The global economy is expected to face a prolonged downturn due to the Covid-19 pandemic. Many have predicted a U-shaped recovery as countries slowly ease restrictions. However, as the threat of a second wave of infections looms, the recovery may be more L-shaped with a sluggish recovery ahead.
Nouriel Roubini, Professor at Stern School NYU, shared an article containing his views on the damage caused by the Covid-19 pandemic. He noted that the economic recovery will not be U-shaped as claimed by many economists but rather L-shaped resembling a greater depression.
Roubini noted that an L-shaped recovery means the economy will contract sharply and stay there for an extended period of time.
Candid BBC News: #Coronavirus: Leading economist @Nouriel @nouriel Roubini warns of 10 years of depression and debt https://t.co/EpOvGJ9Pa0 @PMOIndia @nsitharaman @HardeepSPuri @PiyushGoyal @EmergingRoy @sanjaybando @amol_kulkarni1 @MayaramArvind
— Pradeep S. Mehta (@Psm_cuts) May 25, 2020
Danae Kyriakopoulou, Chief Economist & Director of Research at The Official Monetary and Financial Institutions Forum, tweeted an article on Bank of England’s plans to take the cost of borrowing to below zero.
The bank cut interest rates to 0.1% in March to stimulate the economy, which was battered by the Covid-19 pandemic. Although the bank is still assessing the impact of negative interest rates on the economy, support from the banking sector may help in preventing any negative impact of the policy on the sector.
#UK @bankofengland -ve rates would do little for economy in face of what is (mainly) supply shock & evidence from other countries is weak in terms of transmission to real economy (+risks for bank profits/reversal rate) My comments for @BBCNews @szupingc: https://t.co/Mlq5qfRtms
— Danae Kyriakopoulou (@DKyriakopoulou) May 26, 2020
Mohamed A. El-Erian
Mohamed A. El-Erian, Chief Economic Adviser at Allianz , shared a chart from an article depicting the decline in world trade. The chart depicts how world trade declined at the fastest pace since the global financial crisis in 2008. The article noted that the pandemic has exposed the extent to which countries are dependent on each other for manufacturing.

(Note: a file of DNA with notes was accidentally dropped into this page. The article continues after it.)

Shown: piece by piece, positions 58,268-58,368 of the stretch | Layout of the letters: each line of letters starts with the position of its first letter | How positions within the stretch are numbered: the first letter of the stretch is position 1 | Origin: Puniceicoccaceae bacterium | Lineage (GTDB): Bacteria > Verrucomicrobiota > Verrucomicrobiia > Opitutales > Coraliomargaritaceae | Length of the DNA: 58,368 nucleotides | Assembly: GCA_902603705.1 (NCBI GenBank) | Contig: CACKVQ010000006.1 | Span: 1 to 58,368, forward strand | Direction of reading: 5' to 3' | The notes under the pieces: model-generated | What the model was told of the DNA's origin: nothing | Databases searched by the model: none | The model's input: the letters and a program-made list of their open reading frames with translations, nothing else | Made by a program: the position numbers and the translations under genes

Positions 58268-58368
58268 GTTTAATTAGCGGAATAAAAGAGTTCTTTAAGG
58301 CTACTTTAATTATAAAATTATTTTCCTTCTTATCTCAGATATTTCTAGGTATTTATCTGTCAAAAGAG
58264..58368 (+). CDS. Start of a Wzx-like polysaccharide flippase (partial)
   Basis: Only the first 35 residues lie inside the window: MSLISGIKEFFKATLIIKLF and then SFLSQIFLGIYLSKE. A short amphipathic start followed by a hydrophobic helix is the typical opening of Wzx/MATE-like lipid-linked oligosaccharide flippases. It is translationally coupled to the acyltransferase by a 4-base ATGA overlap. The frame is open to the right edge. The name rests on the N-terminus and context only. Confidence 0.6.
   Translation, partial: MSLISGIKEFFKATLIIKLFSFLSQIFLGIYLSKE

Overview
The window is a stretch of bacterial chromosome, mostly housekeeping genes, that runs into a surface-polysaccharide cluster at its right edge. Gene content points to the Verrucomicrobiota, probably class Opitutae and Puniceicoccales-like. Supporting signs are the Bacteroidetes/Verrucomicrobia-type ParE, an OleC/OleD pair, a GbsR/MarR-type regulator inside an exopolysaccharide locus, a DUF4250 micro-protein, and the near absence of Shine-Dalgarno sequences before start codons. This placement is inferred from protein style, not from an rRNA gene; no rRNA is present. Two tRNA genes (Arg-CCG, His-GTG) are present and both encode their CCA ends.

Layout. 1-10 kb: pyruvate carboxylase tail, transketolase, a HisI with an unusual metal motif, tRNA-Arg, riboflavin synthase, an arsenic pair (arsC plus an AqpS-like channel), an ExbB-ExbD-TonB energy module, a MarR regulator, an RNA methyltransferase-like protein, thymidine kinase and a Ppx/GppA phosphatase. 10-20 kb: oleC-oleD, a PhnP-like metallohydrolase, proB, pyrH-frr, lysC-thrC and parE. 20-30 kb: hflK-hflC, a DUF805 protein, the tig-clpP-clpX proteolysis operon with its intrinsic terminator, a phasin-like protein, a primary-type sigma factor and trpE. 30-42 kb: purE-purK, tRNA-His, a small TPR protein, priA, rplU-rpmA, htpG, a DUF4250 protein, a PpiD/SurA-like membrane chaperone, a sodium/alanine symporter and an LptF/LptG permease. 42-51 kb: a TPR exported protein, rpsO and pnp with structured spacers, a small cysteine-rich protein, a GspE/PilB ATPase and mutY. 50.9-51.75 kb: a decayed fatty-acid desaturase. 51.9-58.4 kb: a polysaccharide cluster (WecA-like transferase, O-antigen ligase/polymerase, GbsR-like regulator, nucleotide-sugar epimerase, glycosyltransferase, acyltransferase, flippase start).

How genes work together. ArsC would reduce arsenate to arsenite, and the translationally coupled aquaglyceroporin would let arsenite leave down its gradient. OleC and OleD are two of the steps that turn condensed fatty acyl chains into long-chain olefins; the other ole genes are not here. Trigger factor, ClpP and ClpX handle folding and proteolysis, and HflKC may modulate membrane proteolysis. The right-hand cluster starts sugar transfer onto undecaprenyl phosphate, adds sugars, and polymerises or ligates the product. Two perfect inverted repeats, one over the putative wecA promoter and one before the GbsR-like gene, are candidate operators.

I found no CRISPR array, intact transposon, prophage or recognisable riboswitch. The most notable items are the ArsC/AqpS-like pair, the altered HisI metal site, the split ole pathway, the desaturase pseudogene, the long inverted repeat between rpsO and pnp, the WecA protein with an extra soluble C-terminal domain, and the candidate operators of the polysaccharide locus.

El-Erian added that the global business will shift towards de-globalisation, which will be driven by companies, governments and households.
The @WSJ article on global trade–and the next quarterly data will be worse–is consistent with two hypotheses:
The likely shift in global business's emphasis from efficiency towards resilience; and
This phase of de-globalization will be driven by companies, govts and households. pic.twitter.com/f0qAxLlPUk
— Mohamed A. El-Erian (@elerianm) May 25, 2020
Saifedean Ammous, an economist, shared a tweet on an estimate by King’s College London on the rise in poverty levels due to the Covid-19 pandemic. The article notes that if global GDP falls by 10% it will result in extreme poverty for approximately 200 to 300 million people.
King's College London estimate is if global GDP/capita falls 10%, extreme poverty rises by ~200-300 million people. Hard to be accurate on something like this. But I doubt lockdown central planners considered these risks seriously.https://t.co/P1oFJPLibZ pic.twitter.com/We3l60W7bK
— Russell Lamberti (@RussLamberti) May 25, 2020